Newly released documents appear to make a connection between executives from a Swedish company accused of bribing its way into Uzbekistan’s telecoms market and Gulnara Karimova, the daughter of the country’s strongman, Islam Karimov.
In Uzbekistan, where public protest is strictly controlled, reports have emerged of picketers targeting the Swiss Embassy after the arrest of Uzbek citizens in Switzerland on suspicion of money-laundering.
Gulnara Karimova is already a singer, composer, fashion designer, professor, diplomat, philanthropist, and businesswoman. Now, the daughter of Uzbek dictator Islam Karimov can add wedding party organizer to her overflowing list of "achievements."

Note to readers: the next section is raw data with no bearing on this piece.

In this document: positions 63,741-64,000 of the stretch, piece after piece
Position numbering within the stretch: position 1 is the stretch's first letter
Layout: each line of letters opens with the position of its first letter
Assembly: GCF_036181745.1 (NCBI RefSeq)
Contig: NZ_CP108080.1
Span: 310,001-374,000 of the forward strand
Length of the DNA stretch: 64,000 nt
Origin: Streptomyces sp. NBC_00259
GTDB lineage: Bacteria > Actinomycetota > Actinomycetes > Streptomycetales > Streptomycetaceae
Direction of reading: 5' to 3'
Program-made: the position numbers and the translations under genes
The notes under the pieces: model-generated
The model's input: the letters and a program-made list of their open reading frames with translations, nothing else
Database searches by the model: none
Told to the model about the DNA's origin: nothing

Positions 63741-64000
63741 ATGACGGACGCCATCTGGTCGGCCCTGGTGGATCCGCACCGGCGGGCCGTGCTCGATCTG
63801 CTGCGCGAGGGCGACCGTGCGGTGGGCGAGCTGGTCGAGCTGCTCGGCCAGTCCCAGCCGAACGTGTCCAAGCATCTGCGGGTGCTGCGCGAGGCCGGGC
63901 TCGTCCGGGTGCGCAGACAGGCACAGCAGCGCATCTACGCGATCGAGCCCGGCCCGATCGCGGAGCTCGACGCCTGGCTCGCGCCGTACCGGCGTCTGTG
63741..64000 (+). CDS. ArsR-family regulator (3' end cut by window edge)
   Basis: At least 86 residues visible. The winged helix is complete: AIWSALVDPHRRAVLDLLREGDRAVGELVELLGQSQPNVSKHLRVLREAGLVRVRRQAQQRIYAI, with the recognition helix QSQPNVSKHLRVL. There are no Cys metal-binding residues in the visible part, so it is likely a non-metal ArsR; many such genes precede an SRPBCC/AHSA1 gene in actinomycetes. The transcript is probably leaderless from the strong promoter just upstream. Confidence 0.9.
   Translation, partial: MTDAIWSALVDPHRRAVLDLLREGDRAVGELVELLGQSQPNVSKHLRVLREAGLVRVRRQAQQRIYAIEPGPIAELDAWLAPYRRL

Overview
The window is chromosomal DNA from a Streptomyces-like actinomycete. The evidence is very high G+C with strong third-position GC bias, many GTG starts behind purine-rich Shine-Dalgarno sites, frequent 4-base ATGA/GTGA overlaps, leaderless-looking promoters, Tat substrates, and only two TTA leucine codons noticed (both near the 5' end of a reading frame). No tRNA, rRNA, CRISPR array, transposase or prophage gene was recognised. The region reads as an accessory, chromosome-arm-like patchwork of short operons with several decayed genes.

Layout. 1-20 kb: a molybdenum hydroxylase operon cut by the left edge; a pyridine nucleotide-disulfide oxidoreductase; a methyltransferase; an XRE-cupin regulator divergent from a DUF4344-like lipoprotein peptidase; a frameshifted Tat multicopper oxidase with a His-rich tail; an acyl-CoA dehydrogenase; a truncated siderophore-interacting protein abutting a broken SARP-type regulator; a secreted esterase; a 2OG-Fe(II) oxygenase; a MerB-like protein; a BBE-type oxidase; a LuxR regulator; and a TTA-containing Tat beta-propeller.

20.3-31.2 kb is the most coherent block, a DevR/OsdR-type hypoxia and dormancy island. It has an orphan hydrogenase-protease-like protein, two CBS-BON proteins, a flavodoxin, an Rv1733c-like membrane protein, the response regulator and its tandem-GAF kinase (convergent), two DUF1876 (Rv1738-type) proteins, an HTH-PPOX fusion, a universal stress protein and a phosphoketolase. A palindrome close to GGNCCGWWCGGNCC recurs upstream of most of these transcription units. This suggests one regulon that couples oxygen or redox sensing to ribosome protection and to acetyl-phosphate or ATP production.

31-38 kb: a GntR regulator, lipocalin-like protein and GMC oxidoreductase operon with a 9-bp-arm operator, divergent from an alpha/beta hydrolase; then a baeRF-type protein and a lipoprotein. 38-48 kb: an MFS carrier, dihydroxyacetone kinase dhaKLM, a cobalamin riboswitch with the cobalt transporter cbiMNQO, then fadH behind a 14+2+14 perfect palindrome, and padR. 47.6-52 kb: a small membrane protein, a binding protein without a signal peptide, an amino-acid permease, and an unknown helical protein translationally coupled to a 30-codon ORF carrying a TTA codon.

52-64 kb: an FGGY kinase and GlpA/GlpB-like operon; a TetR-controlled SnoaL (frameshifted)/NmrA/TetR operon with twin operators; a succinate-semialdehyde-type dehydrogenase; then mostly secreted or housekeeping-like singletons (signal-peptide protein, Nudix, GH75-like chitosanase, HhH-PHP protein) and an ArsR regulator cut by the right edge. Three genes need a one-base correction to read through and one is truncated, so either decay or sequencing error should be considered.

What do the Louvre Museum in Paris, the British Council, the Japanese International Cooperation Agency and Susan G. Komen for the Cure, a foundation that is a global leader in the fight against breast cancer, have in common? If you answered Gulnara Karimova, you were right.
The apparent demise of Zeromax, Uzbekistan’s largest conglomerate, may provide insight into the political future of President Islam Karimov’s eldest daughter, Gulnara. Once considered a possible successor to her father, some political experts now believe Zeromax’s current troubles are indicative that Gulnara’s ambitions are changing.
The head of FC Barcelona, one of the most famous football clubs in the world, has had extensive dealings with Gulnara Karimova, the daughter of Uzbekistan’s president, according to an investigative report published by the prominent Spanish daily El Pais.